Dairy Floor Cleaning
The requirement for a high level of sanitation and hygiene in the dairy industry is obvious. The fact that we can consume our milk without fear of contamination is down to the controls and advances in science and cleaning technology. It has been a long road and hard lessons have been learned in reaching the current standards dating back to the middle of the 19th Century when the first laws were passed regarding food standards. At all stages in the production of dairy products there are strict codes of practice, and hygiene is nowhere more important than in the dairy itself.
Milk has always had the possibility of being adulterated or watered down and this was addressed by a report in the Lancet in the early 1850’s which investigated the composition of some staple foods and found amongst others that milk had been diluted and tea had up to half its weight made up of iron filings. This resulted in the Food Adulteration Acts of the 1870’s. The urbanization of the country following the industrial revolution meant that often dairies were situated in towns and cities and they were often unsanitary and a health risk. The development of the railways and improved roads meant that the dairy could be situated at or near the farm which was the start of the modern dairy.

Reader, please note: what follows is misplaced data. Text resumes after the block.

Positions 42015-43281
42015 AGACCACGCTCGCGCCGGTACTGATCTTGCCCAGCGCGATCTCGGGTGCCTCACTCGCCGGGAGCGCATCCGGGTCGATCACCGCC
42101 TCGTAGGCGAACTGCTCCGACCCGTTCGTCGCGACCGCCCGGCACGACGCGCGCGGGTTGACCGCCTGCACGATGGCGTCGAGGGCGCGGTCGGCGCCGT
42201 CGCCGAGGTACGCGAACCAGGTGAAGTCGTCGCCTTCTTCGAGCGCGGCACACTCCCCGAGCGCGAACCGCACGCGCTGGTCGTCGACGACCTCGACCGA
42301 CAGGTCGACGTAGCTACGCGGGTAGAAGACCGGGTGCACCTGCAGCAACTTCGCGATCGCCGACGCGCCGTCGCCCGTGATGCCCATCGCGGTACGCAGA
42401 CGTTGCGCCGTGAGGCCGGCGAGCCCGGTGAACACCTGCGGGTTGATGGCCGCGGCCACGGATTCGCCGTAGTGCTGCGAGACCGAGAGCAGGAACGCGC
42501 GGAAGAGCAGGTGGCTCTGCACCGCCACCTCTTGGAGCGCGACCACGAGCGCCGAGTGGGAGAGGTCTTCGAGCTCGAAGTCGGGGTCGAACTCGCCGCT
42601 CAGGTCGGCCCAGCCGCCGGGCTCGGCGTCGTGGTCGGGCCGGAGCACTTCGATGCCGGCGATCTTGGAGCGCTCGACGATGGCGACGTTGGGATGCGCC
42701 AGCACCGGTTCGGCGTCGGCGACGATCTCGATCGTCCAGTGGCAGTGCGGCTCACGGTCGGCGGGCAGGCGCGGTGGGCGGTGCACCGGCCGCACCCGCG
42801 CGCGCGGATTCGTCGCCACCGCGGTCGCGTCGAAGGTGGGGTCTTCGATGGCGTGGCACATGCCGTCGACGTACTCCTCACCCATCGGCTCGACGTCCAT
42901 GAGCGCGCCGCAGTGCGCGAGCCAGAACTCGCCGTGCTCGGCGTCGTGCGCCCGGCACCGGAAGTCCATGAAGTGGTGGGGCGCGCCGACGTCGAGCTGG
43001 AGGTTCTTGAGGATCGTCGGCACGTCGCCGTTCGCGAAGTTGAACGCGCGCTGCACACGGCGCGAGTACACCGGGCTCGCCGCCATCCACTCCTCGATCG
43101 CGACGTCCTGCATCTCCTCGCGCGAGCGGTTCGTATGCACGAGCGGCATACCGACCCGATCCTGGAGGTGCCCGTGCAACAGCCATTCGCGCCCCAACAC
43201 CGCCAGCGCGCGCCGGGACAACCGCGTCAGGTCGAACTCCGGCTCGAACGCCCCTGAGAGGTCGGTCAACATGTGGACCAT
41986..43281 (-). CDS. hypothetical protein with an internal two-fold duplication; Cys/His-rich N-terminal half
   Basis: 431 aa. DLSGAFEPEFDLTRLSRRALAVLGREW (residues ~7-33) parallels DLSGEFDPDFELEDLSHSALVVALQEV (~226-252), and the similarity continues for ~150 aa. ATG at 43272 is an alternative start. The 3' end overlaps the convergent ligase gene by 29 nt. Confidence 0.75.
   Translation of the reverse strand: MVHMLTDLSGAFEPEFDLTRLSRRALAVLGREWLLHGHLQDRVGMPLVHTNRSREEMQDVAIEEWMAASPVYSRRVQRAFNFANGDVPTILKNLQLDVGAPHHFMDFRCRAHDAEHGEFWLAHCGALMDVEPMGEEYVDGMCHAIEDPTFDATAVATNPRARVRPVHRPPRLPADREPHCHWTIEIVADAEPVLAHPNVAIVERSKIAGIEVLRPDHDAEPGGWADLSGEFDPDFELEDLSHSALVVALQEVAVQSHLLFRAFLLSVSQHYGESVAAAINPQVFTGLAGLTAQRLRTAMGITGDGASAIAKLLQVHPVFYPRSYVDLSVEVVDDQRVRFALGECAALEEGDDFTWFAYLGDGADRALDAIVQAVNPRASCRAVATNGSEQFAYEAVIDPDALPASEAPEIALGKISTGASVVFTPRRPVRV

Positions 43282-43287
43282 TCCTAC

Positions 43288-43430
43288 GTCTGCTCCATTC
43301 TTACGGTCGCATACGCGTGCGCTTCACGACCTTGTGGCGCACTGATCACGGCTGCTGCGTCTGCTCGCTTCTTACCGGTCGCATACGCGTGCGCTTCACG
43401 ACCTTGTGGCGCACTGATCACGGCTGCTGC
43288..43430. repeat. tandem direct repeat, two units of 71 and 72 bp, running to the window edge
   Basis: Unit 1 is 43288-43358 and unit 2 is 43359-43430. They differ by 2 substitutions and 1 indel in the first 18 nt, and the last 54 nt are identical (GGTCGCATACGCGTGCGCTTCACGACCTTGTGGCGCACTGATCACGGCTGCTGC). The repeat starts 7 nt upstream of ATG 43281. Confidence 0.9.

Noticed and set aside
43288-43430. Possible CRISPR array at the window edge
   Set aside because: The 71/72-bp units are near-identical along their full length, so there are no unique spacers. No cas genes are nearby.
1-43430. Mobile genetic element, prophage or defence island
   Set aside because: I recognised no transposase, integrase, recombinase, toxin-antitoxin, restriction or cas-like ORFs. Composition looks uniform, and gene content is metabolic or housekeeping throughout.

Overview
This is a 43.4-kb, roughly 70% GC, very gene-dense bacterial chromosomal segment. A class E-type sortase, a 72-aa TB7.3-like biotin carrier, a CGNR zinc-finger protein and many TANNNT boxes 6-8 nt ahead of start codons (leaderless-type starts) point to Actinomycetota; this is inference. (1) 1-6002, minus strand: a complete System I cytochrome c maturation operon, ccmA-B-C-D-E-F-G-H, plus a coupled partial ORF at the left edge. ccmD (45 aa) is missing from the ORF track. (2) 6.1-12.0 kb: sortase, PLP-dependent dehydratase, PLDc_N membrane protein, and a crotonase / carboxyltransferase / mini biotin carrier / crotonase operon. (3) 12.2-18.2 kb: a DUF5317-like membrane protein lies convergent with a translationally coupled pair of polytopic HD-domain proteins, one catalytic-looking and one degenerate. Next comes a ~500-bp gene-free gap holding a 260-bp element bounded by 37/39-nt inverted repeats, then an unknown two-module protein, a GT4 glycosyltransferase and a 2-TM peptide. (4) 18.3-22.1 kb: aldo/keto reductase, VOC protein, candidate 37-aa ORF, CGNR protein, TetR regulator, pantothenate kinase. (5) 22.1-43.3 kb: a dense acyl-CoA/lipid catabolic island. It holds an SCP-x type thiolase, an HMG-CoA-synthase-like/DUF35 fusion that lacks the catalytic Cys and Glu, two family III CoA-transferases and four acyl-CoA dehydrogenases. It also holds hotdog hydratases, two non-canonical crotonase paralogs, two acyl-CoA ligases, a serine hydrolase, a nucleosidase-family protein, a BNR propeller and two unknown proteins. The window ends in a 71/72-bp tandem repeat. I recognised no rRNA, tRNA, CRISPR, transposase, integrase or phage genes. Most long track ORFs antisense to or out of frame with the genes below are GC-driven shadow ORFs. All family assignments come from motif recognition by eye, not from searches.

Dairy Floor Cleaning – Why do it?
The potential for contamination of milk is well known and often learned form bitter past experience. The cleanliness of the dairy is paramount and dairy floor cleaning forms part of the regime to ensure the hygiene standard is adequate. Cleaning up at each milking takes between 30 and 60 minutes and as cows are milked twice or possibly three times a day it is a significant proportion of the working day. Cleaning the milking machinery is a largely automated process either by reverse flushing the system or a jetter system where a separate line is installed to introduce water and cleaning agents into the system. The dairy floor cleaning part of the process is less automated but there are machines to assist.
Dairy Floor Cleaning – Types of machine.
A dairy floor should be well drained and be impervious to water to enable it to be easily washed with water. The floor will, after milking, have a large amount of faecal matter on it and its removal is the first step in effective cleaning. The use of a high pressure washer in this situation is obviously not ideal so a machine has been developed that uses a high volume of water at a low pressure. BG have designed a dairy floor cleaning machine uses 50 litres of water at a pressure of 9 bar to wash away the unwanted residue. Once this has been done then a high pressure washer with a chemical sanitising agent can be used to deep clean the area.
If you would like to know more about floor cleaning machines for the dairy please contact B&G Cleaning who have years of experience and who would be pleased to help.